STOCKHOLM (Reuters) - Swedish centre-left Prime Minister Stefan Lofven looks headed for defeat in a no-confidence vote on Monday after the formerly communist Left Party withdrew its support over plans to ease rent controls on new-build housing.
The motion of no-confidence was submitted to parliament on Thursday by the nationalist Sweden Democrats, and opposition parties with enough votes to oust Lofven quickly lined up to support it.
HOW DID WE GET HERE?
Social Democrat leader Lofven forged a minority government with the Greens after an inconclusive 2018 election. It was underpinned by a comprehensive cooperation agreement with former political foes, the Liberals and the Centre Party.
The so-called January agreement allowed Lofven to remain premier but also opened the way for key centre-right reforms, including more flexible labour laws and an easing of Sweden's rent control system.
The Left, though not part of the deal, tolerated the government to avoid a centre-right cabinet backed by the far-right Sweden Democrats. However, it said it would withdraw its tacit support if Lofven proceeded with rent control reforms, a key issue for many of its voters.
When that happened, the Sweden Democrats called the no-confidence vote. Together with the Moderates, the Christian Democrats and the Left, they have enough votes to topple Lofven's government. It would be the first time a Swedish premier is ousted by parliament.
WHAT HAPPENS NOW?
Lofven has the weekend to broker a deal to placate the Left. However, scrapping the rent control plans would be hard to swallow for his January agreement partners, which view the Left with deep suspicion.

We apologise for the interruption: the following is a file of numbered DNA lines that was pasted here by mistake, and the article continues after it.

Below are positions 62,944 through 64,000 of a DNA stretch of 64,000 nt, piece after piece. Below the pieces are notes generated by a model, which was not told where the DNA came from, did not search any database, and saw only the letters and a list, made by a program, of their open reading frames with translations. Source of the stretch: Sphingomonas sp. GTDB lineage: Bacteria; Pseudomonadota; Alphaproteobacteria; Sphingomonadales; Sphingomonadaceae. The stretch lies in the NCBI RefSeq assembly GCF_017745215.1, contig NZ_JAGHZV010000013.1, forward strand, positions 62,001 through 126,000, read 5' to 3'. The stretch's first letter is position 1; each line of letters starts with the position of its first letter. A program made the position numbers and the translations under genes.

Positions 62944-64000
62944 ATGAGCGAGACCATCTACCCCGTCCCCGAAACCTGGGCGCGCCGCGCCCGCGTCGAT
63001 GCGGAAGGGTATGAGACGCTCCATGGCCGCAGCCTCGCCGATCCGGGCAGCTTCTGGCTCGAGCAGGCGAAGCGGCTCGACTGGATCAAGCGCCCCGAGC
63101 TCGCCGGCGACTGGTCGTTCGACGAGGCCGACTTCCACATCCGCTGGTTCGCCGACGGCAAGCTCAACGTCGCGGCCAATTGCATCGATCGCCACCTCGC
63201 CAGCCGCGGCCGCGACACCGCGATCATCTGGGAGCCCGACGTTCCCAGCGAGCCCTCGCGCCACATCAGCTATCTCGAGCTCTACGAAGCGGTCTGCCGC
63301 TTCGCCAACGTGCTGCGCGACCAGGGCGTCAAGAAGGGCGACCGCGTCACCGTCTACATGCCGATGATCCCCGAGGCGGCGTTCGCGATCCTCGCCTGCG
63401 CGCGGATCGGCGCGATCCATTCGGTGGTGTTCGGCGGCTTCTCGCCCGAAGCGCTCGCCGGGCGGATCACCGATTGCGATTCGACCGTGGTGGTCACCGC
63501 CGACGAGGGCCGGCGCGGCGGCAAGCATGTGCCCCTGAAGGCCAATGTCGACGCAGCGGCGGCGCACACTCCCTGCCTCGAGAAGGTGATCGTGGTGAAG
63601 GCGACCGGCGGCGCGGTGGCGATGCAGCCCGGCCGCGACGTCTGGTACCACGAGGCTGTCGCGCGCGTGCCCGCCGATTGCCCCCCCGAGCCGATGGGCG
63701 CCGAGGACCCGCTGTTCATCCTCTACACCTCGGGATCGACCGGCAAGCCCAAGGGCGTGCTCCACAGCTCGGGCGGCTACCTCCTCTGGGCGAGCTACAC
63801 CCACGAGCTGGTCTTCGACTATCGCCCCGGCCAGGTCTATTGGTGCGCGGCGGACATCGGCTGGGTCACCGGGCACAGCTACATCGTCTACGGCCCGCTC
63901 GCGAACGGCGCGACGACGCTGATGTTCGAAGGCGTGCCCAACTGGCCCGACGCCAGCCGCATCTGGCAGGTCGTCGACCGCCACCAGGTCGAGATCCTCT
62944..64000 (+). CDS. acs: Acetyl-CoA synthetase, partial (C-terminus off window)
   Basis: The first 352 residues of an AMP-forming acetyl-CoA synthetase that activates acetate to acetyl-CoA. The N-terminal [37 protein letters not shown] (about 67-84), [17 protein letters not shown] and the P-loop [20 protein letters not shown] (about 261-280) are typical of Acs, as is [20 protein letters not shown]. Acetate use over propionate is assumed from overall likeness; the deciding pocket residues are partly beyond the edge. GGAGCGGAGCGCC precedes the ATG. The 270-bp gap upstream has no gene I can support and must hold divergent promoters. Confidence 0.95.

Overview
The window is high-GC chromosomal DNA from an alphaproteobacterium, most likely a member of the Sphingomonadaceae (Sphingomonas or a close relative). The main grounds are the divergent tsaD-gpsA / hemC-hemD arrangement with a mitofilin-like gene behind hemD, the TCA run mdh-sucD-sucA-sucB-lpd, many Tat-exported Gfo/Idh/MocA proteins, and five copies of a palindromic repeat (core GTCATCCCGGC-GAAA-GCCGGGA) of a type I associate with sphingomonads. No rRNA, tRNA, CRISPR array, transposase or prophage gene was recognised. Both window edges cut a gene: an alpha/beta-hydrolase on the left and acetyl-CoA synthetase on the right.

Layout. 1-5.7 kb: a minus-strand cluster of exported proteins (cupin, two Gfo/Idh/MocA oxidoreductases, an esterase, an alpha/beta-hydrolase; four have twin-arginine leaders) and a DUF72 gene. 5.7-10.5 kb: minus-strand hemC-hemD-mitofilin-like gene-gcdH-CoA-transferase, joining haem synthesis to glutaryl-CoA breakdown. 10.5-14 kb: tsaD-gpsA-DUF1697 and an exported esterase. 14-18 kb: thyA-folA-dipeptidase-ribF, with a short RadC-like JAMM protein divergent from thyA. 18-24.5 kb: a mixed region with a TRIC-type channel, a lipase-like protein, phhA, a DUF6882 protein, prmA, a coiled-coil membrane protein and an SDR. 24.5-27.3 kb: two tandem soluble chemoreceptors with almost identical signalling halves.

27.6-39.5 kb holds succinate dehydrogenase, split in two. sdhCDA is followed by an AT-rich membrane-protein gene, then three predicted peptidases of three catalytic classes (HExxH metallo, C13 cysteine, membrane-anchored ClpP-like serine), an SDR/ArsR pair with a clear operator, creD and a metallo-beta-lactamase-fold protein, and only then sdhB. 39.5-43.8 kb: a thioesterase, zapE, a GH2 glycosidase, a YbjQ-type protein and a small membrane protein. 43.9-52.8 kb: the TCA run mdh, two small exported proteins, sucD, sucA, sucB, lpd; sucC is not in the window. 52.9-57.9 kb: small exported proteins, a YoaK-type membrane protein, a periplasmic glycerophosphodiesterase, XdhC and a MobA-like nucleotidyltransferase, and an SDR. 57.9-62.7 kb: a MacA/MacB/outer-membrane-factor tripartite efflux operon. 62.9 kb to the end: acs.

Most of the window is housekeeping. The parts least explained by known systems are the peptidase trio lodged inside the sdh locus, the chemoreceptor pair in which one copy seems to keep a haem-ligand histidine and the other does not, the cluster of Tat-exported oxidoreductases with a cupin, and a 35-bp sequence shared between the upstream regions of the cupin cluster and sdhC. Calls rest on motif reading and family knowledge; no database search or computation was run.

If Lofven loses the vote he has two options: resigning and letting the speaker attempt to find a new premier supported by the existing parliament, or call a snap election. Without an election, the most likely outcome would still be a new Lofven cabinet given the composition of parliament.
Any centre-right government would depend on Sweden Democrat support. Cooperation with a party whose roots are in the white supremacist movement remains unacceptable for many parties.
Any snap election must be held within three months. It would be the first such vote since 1958 and polls suggest no block would win a clear majority. The next regular general election would still have to be held as planned in September 2022.
WINNERS AND LOSERS
It is too early to call the result of Monday's vote but the Sweden Democrats appear to have won support for their plan, marking a further step in their move from pariah to the political mainstream.
While the Left's stand has support within the party, were the move to result in a centre-right government, criticism could quickly grow and leave them vulnerable in the next election.
The vote is a clear setback for Lofven. The January agreement was controversial even among his own voters, many saying he made too many concessions to the market-oriented Liberals and Centre Party. Many Social Democrat voters also oppose relaxing rent controls and the vote highlights how far to the right Lofven has had to lean to stay in power.
WHAT WILL THIS MEAN FOR POLICY?
Any snap election would likely focus on traditional centre-right issues such as law and order, and immigration. Sweden has been dogged by gang violence in recent years, with many blaming lax immigration rules and toothless law enforcement. Polls suggest voters have higher confidence in the centre-right on these issues.
However, the pandemic has also highlighted flaws in Sweden's cherished cradle-to-grave welfare system and the centre-left will be keen to focus in any election on moves to bolster education, healthcare and elderly care.
(Reporting by Johan Ahlander; editing by Niklas Pollard and Gareth Jones)